Funny Business: Using Humor to Thrive in the Professional World

Each quarter the Silicon Valley Junto, a discussion forum for business and technology executives that Chris Yeh and I run, gathers to discuss an intellectual topic that’s not directly related to business or technology. It’s an invitation-only lunch held on the peninsula and in San Francisco.

Our topic this quarter was: Funny Business: Using Humor to Thrive in the Professional World.

At the Trinity Ventures office in Menlo Park about a dozen super interesting people gathered to analyze this very serious issue. In San Francisco, at the North American headquarters of Comcate, Inc., a dozen people from slightly different backgrounds (more women, more non-profit heads) tackled the same topic.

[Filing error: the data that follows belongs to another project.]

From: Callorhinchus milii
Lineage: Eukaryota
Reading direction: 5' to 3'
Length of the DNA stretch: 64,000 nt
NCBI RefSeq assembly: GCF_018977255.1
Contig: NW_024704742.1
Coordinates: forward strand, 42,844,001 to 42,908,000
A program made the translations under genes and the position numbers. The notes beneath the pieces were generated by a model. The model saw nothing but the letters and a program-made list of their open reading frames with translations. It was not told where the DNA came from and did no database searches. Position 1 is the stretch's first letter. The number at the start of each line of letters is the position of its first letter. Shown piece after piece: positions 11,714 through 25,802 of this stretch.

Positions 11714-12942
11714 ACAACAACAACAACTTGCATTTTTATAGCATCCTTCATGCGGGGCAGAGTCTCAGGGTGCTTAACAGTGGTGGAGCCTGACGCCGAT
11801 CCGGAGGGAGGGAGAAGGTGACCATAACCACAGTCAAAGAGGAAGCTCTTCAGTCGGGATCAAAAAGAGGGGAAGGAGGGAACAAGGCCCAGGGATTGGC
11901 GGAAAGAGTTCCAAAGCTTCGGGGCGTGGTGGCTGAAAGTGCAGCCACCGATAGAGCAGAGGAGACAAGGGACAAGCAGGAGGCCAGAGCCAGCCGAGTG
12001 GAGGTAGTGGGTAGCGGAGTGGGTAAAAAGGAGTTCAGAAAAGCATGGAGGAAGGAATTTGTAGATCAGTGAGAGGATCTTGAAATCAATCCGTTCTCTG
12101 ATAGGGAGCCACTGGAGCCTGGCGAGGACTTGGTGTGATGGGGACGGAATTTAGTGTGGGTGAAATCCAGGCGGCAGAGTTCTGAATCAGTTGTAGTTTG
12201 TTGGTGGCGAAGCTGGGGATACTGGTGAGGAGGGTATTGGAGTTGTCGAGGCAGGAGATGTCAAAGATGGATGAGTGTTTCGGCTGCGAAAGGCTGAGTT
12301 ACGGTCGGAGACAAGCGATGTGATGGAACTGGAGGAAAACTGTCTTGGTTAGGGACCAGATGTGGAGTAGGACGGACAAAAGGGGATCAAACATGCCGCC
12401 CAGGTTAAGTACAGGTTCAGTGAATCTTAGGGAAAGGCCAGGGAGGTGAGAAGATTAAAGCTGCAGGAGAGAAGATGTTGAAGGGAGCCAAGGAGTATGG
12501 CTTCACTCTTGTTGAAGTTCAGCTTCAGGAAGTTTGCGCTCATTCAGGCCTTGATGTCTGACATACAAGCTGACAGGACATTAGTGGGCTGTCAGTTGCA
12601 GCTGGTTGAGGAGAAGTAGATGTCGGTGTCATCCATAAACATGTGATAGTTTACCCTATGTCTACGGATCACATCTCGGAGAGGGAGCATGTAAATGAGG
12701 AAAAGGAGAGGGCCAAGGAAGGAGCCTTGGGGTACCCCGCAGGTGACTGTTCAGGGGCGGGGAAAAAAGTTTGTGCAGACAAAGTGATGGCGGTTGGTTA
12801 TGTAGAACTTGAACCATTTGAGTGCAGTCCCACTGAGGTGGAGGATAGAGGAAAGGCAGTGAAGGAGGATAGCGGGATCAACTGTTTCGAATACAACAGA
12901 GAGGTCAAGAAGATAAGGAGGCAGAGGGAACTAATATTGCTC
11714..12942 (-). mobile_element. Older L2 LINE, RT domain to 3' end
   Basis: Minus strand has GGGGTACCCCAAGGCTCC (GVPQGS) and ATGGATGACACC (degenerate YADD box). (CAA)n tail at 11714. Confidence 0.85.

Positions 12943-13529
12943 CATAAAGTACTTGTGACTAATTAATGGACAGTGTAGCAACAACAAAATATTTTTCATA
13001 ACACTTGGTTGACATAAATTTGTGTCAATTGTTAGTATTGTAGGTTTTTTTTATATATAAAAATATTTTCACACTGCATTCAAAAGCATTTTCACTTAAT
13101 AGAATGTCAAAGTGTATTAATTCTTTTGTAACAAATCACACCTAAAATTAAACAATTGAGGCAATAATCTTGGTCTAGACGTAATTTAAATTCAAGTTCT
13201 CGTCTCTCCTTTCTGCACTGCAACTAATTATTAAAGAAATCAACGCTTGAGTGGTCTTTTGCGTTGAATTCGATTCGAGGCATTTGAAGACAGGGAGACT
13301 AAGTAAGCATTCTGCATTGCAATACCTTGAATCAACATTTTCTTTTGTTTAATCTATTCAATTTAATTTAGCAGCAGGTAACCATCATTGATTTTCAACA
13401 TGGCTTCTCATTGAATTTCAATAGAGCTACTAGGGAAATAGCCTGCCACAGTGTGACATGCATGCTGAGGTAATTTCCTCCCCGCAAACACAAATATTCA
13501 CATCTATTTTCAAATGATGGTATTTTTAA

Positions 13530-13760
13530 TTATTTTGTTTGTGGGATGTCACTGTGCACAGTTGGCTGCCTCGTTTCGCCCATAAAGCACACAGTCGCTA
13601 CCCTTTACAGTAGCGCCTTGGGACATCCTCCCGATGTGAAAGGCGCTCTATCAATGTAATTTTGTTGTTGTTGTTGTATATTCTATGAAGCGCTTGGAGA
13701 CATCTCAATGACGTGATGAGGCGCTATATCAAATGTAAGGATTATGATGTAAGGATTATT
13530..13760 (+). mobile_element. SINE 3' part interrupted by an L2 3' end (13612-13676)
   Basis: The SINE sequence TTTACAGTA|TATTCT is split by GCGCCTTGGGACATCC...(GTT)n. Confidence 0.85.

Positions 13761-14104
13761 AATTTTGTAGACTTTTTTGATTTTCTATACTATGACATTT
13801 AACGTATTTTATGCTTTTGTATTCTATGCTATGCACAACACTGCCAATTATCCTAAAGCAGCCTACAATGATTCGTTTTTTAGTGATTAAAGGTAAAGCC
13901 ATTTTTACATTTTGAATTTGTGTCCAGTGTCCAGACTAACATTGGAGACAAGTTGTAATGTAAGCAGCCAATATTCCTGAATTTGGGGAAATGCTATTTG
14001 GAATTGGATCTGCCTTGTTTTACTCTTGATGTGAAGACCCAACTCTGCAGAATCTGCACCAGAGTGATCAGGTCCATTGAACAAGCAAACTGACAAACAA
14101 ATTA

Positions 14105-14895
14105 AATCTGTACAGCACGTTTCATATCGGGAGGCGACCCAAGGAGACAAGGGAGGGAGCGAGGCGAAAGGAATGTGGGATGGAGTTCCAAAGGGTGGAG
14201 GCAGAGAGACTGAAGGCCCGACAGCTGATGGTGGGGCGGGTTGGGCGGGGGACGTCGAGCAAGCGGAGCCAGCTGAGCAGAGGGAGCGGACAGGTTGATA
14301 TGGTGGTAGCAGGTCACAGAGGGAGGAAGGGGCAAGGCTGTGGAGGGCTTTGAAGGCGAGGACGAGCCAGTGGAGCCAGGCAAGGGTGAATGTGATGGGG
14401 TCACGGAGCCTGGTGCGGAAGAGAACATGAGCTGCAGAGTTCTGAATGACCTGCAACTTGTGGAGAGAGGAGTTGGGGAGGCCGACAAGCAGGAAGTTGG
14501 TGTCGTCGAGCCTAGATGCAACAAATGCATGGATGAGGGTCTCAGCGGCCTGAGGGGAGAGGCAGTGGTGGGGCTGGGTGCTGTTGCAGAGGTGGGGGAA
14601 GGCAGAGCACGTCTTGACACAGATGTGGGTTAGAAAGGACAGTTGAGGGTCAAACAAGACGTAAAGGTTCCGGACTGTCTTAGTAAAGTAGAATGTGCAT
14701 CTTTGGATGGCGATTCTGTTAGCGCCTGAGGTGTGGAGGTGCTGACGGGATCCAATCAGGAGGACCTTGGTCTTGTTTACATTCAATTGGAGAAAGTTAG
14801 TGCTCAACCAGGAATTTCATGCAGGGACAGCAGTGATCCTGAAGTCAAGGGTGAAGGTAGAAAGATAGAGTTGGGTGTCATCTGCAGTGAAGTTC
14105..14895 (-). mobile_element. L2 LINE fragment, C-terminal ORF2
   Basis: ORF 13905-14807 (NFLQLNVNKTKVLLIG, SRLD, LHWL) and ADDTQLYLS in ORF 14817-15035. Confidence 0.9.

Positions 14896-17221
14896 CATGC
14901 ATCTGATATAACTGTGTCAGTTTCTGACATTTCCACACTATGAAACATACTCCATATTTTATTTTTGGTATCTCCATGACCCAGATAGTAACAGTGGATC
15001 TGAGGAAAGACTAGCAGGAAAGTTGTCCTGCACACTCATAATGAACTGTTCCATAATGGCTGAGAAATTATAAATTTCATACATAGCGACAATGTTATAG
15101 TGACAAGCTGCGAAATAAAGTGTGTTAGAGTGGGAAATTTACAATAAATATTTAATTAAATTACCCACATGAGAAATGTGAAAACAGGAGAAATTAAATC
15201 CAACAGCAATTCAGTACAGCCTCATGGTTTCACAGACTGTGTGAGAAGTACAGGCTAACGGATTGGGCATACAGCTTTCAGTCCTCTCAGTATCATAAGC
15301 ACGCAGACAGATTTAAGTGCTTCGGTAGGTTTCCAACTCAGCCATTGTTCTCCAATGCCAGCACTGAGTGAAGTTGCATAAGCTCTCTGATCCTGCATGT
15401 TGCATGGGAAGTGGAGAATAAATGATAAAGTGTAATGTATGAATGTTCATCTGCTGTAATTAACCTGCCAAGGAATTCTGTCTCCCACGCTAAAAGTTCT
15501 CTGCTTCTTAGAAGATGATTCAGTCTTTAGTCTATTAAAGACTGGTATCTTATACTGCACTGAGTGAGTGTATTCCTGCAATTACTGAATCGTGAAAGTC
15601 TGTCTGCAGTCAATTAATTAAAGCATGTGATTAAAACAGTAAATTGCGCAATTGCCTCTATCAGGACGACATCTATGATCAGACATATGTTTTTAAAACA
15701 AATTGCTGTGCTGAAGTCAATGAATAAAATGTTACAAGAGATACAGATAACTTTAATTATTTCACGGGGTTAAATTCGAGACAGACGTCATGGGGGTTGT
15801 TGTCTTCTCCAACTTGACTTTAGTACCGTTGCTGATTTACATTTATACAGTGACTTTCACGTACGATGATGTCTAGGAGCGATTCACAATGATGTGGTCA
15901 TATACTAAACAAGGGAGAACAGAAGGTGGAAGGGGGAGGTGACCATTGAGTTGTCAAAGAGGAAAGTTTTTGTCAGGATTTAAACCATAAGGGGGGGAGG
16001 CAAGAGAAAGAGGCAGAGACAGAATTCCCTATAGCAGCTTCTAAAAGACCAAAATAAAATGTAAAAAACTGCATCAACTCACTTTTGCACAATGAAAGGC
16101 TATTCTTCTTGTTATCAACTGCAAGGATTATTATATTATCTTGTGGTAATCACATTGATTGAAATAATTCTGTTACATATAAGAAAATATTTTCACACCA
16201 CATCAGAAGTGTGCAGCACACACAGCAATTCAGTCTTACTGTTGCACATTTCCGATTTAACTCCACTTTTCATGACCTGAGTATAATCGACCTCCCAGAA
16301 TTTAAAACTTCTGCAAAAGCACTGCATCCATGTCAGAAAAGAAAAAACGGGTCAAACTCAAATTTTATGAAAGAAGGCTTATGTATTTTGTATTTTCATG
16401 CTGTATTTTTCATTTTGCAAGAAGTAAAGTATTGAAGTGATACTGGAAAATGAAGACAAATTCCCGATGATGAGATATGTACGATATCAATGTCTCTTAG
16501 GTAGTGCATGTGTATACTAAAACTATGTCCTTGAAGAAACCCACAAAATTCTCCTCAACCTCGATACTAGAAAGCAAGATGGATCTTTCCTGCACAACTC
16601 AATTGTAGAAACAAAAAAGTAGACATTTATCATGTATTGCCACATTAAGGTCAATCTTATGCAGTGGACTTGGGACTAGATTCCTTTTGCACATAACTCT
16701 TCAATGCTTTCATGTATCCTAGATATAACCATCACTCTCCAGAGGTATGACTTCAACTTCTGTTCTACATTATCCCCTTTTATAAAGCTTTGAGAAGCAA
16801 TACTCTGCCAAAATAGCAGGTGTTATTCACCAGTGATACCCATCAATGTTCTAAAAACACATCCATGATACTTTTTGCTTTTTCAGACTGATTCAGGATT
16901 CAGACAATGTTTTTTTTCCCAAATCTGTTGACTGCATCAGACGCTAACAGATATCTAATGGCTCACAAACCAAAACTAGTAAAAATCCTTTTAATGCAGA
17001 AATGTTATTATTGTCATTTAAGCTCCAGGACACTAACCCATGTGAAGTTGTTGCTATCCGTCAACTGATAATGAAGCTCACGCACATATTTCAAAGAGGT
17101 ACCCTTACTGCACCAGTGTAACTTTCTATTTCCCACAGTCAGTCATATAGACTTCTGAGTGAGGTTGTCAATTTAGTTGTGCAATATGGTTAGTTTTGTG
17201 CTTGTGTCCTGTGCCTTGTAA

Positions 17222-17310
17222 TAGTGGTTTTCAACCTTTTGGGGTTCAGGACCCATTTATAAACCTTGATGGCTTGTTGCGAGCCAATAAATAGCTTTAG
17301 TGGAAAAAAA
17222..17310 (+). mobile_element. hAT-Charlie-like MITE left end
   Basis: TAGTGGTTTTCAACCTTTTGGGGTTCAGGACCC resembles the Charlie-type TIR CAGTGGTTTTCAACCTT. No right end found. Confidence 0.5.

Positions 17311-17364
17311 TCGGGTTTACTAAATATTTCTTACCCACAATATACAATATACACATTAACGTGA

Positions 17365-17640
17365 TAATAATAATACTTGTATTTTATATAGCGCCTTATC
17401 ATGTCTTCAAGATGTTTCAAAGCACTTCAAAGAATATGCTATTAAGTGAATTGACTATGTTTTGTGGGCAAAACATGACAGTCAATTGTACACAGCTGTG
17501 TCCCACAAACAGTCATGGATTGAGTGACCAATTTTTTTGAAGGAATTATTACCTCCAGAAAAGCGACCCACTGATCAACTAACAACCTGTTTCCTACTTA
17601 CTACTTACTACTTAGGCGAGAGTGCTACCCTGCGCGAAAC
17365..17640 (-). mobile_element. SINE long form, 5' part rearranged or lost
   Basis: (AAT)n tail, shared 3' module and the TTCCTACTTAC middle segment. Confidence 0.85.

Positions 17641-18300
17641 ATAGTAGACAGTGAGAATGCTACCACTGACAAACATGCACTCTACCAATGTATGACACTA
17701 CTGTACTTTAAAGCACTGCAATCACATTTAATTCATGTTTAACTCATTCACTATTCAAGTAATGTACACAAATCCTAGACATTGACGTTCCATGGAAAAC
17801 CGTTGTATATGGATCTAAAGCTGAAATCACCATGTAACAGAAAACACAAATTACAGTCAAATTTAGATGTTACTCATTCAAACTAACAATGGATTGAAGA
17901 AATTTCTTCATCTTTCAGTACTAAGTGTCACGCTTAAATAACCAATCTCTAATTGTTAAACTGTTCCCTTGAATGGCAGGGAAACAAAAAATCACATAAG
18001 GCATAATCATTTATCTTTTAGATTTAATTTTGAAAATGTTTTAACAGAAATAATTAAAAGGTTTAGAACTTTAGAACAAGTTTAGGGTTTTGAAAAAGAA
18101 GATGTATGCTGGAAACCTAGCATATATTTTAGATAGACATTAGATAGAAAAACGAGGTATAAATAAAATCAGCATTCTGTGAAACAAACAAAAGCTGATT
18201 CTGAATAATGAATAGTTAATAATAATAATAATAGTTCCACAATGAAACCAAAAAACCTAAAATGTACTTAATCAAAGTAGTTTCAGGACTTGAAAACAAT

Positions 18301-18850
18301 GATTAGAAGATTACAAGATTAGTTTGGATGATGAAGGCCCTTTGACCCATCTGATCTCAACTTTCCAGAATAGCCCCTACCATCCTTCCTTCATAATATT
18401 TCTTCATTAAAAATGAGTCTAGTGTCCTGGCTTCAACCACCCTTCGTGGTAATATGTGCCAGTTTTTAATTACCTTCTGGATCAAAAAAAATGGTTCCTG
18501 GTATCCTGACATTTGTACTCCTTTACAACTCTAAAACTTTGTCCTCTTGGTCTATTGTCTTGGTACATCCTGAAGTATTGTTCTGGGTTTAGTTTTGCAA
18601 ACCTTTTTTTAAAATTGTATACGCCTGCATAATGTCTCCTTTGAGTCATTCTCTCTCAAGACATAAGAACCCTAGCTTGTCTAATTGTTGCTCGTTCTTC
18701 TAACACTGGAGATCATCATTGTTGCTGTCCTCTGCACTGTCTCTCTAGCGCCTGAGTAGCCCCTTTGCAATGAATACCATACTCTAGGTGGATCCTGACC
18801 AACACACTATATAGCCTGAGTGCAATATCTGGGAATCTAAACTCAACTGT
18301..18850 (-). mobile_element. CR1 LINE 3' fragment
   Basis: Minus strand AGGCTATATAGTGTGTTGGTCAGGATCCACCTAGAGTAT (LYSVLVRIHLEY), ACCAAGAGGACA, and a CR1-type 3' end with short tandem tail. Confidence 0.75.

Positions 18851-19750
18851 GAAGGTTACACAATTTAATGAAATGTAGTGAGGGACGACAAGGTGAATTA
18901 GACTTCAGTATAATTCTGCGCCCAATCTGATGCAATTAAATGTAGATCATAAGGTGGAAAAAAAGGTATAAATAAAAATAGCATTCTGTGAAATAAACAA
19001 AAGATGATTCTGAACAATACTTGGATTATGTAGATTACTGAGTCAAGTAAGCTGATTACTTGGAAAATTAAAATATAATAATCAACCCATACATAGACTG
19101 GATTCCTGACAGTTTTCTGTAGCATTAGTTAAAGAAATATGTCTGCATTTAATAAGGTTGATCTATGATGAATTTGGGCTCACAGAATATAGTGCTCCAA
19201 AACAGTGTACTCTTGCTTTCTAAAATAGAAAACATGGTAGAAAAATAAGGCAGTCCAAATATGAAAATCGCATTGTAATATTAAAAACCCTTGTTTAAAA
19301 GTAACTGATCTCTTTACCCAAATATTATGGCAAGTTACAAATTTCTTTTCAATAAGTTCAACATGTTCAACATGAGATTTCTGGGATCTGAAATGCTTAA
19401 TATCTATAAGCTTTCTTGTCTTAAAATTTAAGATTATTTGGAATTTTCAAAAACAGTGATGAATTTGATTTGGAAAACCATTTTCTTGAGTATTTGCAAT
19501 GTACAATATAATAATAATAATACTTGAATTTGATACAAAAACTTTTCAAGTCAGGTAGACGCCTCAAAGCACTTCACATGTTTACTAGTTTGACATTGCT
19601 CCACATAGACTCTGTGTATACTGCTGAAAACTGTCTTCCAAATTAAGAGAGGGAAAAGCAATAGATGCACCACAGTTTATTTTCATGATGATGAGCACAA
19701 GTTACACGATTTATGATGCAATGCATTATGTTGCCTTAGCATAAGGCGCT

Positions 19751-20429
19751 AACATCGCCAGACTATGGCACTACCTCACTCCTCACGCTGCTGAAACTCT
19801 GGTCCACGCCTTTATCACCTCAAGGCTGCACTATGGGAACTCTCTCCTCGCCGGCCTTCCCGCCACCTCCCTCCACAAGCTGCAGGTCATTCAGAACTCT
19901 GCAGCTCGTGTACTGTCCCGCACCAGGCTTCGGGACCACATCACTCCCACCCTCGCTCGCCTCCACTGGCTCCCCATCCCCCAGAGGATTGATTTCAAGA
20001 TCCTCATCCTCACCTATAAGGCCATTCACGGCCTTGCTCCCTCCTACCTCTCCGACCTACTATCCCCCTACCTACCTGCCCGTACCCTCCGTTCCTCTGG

Check out the notes from the meeting for the insights we collectively gathered. If you want them in more organized fashion you’ll have to wait for the e-book on humor Chris and I are writing. Here’s Tim Taylor’s useful post about the meeting, and Jackie Danicki’s post.

Here are photos from the two meetings on Flickr.

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2 comments on “Funny Business: Using Humor to Thrive in the Professional World
  • I am a big fan of humor in business (as a matter of fact, I have done stand-up twice in my life).

    But I will tell you that I have also had issues with my style of telling a lot of jokes and trying to make people laugh. I think you have to realize that some people just don’t have much of a sense of humor. Telling jokes and making people laugh is always a good thing in my mind but many people just don’t want to laugh!

  • You’re right there’s a fine line between being funny and *trying* to be funny and bombing, or worse, offending someone. I think the best humorists can find generic humor that lightens a meeting or finds rapport, but I agree some people are more inclined to laugh than others.

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